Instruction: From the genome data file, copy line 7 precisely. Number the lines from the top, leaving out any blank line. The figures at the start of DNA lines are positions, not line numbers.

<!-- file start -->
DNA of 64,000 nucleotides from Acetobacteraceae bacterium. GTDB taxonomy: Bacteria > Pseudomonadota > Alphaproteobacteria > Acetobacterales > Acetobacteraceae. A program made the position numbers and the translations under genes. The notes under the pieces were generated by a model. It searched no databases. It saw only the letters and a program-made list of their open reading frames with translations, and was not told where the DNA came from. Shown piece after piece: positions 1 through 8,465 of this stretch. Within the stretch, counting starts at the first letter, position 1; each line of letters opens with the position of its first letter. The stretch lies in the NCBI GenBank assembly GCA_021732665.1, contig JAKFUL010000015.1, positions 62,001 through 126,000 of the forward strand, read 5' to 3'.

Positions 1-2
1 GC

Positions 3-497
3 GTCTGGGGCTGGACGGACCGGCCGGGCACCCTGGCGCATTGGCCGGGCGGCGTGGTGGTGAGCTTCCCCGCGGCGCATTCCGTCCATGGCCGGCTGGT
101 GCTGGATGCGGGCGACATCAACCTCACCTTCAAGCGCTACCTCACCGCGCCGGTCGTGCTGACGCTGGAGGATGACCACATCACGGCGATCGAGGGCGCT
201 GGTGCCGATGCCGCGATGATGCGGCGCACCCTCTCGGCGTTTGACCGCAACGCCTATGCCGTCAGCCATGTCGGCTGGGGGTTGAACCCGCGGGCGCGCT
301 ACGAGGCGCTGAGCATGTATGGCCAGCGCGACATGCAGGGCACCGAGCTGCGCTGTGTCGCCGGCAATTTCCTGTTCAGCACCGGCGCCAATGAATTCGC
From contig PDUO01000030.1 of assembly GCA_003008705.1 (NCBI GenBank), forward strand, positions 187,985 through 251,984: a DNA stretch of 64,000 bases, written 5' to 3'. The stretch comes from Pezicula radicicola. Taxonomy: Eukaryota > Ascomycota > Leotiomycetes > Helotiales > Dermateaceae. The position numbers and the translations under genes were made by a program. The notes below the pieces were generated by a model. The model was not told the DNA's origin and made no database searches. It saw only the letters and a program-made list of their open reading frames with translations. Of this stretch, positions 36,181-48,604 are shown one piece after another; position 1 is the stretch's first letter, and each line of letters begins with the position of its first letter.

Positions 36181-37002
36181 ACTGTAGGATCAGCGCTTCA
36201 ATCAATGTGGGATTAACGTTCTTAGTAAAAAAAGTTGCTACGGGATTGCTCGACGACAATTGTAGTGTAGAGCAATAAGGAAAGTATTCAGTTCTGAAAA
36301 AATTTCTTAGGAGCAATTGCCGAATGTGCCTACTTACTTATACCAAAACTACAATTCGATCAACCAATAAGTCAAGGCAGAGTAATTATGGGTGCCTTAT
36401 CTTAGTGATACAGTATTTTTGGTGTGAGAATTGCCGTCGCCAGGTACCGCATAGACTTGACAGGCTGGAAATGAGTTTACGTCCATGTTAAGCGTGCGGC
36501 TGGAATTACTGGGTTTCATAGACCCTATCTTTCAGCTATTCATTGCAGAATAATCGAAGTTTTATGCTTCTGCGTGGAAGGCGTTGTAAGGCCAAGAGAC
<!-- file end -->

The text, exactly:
201 GGTGCCGATGCCGCGATGATGCGGCGCACCCTCTCGGCGTTTGACCGCAACGCCTATGCCGTCAGCCATGTCGGCTGGGGGTTGAACCCGCGGGCGCGCT